"The Eighth Court of Appeals erred in its preliminary holding that Appellant was entitled to jury instructions on the use of deadly force in self-defense because there was no evidence presented from any source of Appellant’s subjective state of mind at the time of the shooting, that is, whether he was in immediate apprehension or fear that the deceased was about to kill or seriously injure him at the time he shot the deceased, such that Appellant was not entitled to any self-defense instructions. Therefore, any errors in the self-defense instructions actually submitted did not result in egregious harm because Appellant was not entitled to the instructions in the first place."
Lozano nearly hit a woman in a bar parking lot with his truck. He stopped and glared at her, which led to her friends confronting Lozano verbally. Things escalated. Hinojos, the victim, threw an open beer can through Lozano’s open passenger-side window. Lozano retrieved a gun from a bag as Hinojos walked around to the driver’s side. Hinojos swung at Lozano multiple times through the window, possibly striking him. Lozano shot him three times and then fled to Mexico. Hinojos died that night. Lozano never said anything during the confrontation, nor did he give a statement to police or testify at his murder trial. He received an instruction on self-defense but it erroneously instructed the jury on retreat. He did not object. Lozano was convicted of murder.
Lozano argued on appeal that he was egregiously harmed by the charge error. The State countered that he was not entitled to any instruction on self-defense because entitlement has both an objective and subjective component. Not only did Hinojos’s actions not reasonably warranted deadly force, there was no evidence that Lozano subjectively believed they did. The court of appeals rejected this despite agreeing, in its harm analysis, that the evidence supporting self-defense was “relatively weak.” It rested entitlement on the statutory presumption that the actor’s belief that deadly force is necessary is reasonable if the actor had reason to believe the victim was unlawfully and with force attempting to enter his truck. See TEX. PENAL CODE § 9.32(b)(1)(A). The court found egregious harm and reversed for a new trial.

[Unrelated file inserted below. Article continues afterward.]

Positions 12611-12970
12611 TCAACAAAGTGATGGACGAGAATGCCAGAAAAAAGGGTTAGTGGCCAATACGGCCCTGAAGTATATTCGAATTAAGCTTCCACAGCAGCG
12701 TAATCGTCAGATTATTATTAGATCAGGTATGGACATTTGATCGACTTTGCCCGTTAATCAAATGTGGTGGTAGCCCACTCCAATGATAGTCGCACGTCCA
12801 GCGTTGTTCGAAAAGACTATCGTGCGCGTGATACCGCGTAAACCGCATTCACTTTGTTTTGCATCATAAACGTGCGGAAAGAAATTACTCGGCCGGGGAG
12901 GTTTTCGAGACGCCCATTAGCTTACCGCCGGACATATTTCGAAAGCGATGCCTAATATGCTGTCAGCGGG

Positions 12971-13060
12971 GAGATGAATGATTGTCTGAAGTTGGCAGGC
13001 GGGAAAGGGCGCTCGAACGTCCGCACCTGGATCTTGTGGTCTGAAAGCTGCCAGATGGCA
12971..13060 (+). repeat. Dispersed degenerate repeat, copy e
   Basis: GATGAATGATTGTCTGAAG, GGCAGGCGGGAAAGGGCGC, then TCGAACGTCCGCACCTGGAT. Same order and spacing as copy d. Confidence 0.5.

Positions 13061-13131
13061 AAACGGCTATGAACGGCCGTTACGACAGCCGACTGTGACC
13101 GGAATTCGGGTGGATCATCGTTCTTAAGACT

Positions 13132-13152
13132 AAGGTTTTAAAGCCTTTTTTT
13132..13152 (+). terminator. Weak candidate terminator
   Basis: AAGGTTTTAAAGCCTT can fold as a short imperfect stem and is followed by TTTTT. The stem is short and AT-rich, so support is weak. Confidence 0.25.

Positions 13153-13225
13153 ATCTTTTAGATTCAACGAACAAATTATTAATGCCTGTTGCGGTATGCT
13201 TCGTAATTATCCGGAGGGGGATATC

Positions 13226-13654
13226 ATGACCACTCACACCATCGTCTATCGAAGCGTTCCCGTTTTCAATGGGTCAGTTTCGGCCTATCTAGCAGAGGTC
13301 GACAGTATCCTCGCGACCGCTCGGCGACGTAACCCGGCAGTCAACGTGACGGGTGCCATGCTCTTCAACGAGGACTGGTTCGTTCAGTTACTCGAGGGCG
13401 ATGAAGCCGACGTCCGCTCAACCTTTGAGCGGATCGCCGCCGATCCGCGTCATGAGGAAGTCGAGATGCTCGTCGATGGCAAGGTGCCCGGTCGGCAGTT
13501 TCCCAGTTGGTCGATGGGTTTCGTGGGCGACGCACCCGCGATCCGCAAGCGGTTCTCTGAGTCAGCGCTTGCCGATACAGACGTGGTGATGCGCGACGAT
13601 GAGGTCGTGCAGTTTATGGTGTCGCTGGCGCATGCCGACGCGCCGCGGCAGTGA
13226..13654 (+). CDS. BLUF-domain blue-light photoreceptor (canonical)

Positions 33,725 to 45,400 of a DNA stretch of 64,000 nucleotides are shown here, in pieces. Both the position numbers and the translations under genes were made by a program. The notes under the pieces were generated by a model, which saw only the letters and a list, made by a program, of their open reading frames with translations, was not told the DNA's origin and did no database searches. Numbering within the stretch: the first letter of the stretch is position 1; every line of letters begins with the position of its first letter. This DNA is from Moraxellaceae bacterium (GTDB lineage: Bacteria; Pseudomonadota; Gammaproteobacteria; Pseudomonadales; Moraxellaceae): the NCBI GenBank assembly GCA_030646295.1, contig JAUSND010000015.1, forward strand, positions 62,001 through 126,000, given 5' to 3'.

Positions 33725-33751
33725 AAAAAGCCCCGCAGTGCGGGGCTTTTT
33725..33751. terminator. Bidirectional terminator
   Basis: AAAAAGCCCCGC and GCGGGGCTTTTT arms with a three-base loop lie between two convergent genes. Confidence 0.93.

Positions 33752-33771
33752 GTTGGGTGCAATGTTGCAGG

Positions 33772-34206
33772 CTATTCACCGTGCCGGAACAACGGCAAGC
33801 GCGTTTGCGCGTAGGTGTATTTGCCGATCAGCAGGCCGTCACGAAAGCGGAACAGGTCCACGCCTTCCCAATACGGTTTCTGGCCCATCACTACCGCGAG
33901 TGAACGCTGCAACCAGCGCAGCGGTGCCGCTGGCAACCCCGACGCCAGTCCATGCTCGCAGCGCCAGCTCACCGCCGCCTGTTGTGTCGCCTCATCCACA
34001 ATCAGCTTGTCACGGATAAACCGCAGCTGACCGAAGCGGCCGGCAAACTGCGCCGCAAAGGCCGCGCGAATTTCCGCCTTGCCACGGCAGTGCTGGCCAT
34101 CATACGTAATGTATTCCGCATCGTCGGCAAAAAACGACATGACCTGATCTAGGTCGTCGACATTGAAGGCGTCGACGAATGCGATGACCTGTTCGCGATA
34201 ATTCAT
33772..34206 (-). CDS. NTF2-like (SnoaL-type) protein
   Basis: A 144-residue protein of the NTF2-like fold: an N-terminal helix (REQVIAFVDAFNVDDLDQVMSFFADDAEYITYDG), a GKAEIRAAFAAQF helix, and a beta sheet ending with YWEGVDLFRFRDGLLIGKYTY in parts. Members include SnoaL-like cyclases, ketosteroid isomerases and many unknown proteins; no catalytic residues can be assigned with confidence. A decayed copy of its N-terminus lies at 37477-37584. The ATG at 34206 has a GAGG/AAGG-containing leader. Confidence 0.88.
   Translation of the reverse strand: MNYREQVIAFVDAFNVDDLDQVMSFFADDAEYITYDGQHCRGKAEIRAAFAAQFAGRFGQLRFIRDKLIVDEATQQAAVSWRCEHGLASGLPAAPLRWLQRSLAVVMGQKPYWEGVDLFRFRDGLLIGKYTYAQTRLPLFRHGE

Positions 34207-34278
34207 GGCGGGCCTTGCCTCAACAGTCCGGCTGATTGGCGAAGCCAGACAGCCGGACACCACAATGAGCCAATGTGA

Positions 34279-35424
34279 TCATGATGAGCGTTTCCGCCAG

The State reiterates that self-defense requires evidence that the defendant believed his use of force was necessary. Although this evidence does not have to come from the defendant’s statement to police or testimony (as it does in the vast majority of cases), there has to be something from which the jury can reasonably conclude the defendant actually believed his use of force was necessary. There is no such evidence in this case. It should be noted that the presumption of reasonableness relied upon by the court of appeals presupposes the existence of a belief, making that argument circular.